We all know about the two Lancet studies and the controversy invoked by their ‘estimates’ of the Iraqi death toll, especially the supposed 650,000 killed by 2006. Last week, The National Journal published an article by Neil Munro and Carl M. Cannon; look no further for the most extensive critique, not only of the studies’ methodology, but also of the political bias of the writers themselves.
Ad hominem attacks, you might say, are irrelevant to any intelligent debate, and you would be right – up to a point. An ad hominem by itself is meaningless, but added to a solid rebuttal of the data helps provide a more complete picture.
Therefore, would it surprise anyone to learn that John Tirman, who commissioned the study, has also written a book called 100 Ways America is Screwing Up the World ? Or that $46,000 of the money he raised came from George Soros’ Open Society Institute? These are people with an agenda, and it would seem two of the study authors, Les Roberts and Gilbert Burnham, have similar sympathies:
Soros is not the only person associated with the Lancet studies who had one eye on the data and the other on the U.S. political calendar. In 2004, Roberts conceded that he opposed the Iraq invasion from the outset, and — in a much more troubling admission — said that he had e-mailed the first study to The Lancet on September 30, 2004, “under the condition that it come out before the election.” Burnham admitted that he set the same condition for Lancet II. “We wanted to get the survey out before the election, if at all possible,” he said.
“Les and Gil put themselves in position to be criticized on the basis of their views,” Garfield concedes, before adding, “But you can have an opinion and still do good science.” Perhaps, but the Lancet editor who agreed to rush their study into print, with an expedited peer-review process and without seeing the surveyors’ original data, also makes no secret of his leftist politics. At a September 2006 rally in Manchester, England, Horton declared, “This axis of Anglo-American imperialism extends its influence through war and conflict, gathering power and wealth as it goes, so millions of people are left to die in poverty and disease.” His speech can be viewed on YouTube.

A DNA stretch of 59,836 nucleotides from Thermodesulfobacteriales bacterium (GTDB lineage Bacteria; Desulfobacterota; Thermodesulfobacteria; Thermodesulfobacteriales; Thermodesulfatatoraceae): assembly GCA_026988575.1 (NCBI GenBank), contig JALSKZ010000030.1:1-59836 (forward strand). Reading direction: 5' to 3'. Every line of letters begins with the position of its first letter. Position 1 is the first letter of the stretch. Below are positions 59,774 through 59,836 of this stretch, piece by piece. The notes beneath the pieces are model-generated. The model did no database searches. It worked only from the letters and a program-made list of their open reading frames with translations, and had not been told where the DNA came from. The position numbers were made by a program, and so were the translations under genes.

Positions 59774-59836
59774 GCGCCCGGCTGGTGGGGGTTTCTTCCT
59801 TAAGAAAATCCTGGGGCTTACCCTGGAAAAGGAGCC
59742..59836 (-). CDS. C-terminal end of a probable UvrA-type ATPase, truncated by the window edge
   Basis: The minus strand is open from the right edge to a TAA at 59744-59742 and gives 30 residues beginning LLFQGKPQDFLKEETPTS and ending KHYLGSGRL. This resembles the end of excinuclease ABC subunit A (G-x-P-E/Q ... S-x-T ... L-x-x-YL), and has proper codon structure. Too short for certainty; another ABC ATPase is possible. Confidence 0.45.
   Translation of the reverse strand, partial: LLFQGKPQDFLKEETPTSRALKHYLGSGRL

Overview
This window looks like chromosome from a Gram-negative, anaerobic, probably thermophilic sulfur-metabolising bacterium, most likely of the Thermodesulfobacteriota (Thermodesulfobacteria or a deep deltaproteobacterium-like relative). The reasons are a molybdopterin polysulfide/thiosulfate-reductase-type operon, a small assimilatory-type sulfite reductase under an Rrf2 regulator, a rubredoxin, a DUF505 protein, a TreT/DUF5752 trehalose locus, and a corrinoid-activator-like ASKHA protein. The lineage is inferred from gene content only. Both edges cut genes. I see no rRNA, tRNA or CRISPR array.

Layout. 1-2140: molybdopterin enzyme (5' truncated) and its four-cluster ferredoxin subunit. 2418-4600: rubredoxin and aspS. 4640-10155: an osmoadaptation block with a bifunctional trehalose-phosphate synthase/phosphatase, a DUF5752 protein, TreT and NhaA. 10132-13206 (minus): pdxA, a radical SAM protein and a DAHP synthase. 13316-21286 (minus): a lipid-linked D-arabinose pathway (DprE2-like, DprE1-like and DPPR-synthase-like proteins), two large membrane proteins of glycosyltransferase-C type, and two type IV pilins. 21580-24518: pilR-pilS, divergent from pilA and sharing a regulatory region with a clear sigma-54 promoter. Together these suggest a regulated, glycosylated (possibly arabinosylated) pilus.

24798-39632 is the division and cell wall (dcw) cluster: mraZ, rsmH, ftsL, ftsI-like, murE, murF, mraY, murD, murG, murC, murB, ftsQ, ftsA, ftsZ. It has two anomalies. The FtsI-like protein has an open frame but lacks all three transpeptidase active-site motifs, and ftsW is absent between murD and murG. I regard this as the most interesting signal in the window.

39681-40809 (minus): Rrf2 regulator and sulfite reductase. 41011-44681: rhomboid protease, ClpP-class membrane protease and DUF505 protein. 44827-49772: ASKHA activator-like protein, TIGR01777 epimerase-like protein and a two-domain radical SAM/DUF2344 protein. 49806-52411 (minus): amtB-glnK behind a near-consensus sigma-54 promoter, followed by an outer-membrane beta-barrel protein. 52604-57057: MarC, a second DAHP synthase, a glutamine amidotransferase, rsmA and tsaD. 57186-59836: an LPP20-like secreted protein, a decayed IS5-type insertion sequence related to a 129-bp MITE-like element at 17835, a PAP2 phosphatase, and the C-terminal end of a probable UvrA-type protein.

In 2006, Roberts sought Democratic nomination for New York’s 24th Congressional District.
Roberts, who opposed removing Saddam from power, is the most politically outspoken of the authors. He initiated the first Lancet study and repeatedly used its conclusions to criticize Bush. “I consider myself an advocate,” Roberts told an interviewer in early 2007.
Perhaps these facts help us understand why the two Lancet studies estimate an Iraqi mortality rate more than 10 time’s that of the Iraqi Body Count figures. They certainly enlighten us as to why both studies underwent accelerated peer-review in order to be published before their respective US elections. The authors have denied access to their raw data, citing fears for the safety of those interviewed but I’m clearly not alone here in believing there are enough questions surrounding the studies to warrant further inquiry. As current editor of the Lancet himself says:
“Anything [the authors] can do to strengthen the credibility of the Lancet paper,” Horton told NJ, “would be very welcome.” If clear evidence of misconduct is presented to The Lancet, “we would be happy to go ask the authors and the institution for an official inquiry, and we would then abide by the conclusion of that inquiry.”